During a group art therapy session, he drew a picture of a large shark in water facing a road full of buildings. [Unforutnately, this image is no longer available]. When he finished, he stared at his picture and quietly waited for other group members. He pointed at an empty space next to the buildings and informed his group members that it was the parking lot where he exposed himself to his victims. The shark owned the entire parking lot and it waited for any women to walk by before he struck. He spoke with regret. The artwork revealed a part of him he adamantly denied. I believe that the act of creating the picture offered him the space and emotional safety to see that part of him, and to make a decision on what to do about it. In this case, he chose to uncover that part of him and begin his work of addressing his maladaptive schemas and coping responses.

My own self, my own work

Cindy Chen, used with permission.
Source: Cindy Chen, used with permission.

Working as a female therapist in a program that serves primarily male clients, I am made aware of my own sexuality. It's a part of treatment for clients to disclose their sexual attractions, sexual fantasies, and their sexual offending history. And while it is good for clients to develop a level of transparency around their sexuality, it was distressing for me to process their stories and the transferences they projected onto me. I made art throughout my internship, supervision, groups, and individual sessions. My artwork captured my fears, insecurities, my counter-transferences, and they also reflected my coping system. It's fair to say that my artwork drove me to look at my blindspots, forced me to address my own issues, and facilitated me to become a more effective therapist.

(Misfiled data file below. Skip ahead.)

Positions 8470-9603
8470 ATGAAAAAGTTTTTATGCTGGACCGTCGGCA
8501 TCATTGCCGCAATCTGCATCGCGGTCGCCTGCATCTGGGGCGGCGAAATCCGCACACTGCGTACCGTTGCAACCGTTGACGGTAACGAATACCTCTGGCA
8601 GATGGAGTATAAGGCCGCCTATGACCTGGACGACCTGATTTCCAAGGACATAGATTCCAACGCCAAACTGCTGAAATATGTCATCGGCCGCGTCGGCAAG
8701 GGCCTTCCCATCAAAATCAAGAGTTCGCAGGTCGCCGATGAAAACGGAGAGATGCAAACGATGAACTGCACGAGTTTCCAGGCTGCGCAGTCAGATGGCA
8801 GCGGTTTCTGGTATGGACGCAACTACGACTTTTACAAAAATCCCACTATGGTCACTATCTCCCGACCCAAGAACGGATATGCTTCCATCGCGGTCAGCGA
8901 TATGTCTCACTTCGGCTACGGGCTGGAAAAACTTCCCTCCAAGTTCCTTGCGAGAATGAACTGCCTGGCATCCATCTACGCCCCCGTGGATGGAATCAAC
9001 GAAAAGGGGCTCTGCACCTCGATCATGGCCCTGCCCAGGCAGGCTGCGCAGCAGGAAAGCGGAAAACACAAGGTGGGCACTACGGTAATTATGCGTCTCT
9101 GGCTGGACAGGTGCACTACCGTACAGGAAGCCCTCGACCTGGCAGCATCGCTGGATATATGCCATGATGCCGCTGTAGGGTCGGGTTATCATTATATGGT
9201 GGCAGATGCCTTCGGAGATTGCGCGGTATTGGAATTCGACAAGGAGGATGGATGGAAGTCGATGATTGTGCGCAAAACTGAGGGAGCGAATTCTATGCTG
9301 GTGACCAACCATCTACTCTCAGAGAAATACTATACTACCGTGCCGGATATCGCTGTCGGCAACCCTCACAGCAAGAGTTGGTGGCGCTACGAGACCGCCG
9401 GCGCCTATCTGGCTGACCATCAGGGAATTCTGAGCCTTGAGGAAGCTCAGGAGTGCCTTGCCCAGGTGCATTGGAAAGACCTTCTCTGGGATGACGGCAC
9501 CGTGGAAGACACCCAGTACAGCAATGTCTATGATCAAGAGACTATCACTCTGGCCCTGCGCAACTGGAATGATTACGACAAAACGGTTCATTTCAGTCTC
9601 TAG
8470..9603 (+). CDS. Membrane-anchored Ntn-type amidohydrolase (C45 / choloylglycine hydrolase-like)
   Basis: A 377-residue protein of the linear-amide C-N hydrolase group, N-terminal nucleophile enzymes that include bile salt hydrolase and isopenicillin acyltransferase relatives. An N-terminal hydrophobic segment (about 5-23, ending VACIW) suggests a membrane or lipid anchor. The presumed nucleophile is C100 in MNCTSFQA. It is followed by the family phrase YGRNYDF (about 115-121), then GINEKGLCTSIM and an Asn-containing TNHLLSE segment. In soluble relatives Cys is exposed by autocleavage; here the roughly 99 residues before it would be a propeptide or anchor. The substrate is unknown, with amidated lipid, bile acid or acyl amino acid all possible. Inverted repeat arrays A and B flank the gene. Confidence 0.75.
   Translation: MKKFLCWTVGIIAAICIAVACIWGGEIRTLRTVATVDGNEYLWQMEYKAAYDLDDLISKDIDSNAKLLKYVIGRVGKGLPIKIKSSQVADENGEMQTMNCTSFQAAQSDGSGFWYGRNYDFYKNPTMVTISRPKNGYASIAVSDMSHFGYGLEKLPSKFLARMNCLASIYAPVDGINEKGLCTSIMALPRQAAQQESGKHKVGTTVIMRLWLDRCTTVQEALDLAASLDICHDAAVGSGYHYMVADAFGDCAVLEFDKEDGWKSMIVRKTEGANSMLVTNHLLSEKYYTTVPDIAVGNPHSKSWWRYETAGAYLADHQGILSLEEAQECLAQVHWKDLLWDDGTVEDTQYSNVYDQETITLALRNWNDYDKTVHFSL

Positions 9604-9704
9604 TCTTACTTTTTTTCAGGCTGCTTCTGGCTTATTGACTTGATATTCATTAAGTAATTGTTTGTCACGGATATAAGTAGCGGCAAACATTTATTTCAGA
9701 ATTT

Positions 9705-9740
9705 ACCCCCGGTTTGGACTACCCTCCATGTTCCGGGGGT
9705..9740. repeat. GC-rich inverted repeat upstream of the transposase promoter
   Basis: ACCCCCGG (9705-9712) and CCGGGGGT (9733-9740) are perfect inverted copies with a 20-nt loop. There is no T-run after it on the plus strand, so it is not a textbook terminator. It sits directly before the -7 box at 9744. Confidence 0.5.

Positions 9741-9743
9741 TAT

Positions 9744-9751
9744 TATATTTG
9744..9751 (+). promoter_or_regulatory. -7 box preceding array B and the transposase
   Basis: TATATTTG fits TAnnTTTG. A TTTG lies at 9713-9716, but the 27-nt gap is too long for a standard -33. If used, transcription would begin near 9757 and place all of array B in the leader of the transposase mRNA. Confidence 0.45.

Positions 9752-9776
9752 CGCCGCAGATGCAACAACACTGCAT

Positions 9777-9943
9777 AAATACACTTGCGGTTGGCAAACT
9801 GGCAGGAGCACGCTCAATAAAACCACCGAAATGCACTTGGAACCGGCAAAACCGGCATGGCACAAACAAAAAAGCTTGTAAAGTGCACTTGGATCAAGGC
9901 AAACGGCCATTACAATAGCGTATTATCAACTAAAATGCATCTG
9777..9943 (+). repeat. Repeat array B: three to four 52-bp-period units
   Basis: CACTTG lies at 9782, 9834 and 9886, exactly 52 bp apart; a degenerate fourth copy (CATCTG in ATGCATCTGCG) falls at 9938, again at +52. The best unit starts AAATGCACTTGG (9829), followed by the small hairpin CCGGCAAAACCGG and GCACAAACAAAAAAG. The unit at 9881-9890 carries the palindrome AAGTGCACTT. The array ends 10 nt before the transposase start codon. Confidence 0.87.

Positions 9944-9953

Cindy Chen, used with permission.
Source: Cindy Chen, used with permission.

A month into my internship, I made a mandala drawing of a person sitting on the other side of a confession booth. I remember spending a great deal of time creating and designing the screen that separated the supposed priest and the penitents. I have never been inside a confession booth nor am I a priest, but the drawing mirrored my difficulties connecting with my clients and my desire to emotionally disconnect from my clients. The drawing allowed me to ask questions, seek support, and to manage my counter-transferences. All the feelings I chose to ignore were expressed through the pieces of art; fear, anxiety, confusion, anger, at times a fragmented identity, and depression. It was not easy to work in a forensic setting, but through my own artwork, I was able to navigate through those moments, brainstorm self-care ideas, and be more empathic and directive in working with my clients.

About the Author

David Gussak, Ph.D.

David Gussak, PhD, ATR-BC, is a professor and chair-person for the Florida State University Department of Art Education, and a clinical coordinator of its Graduate Art Therapy Program.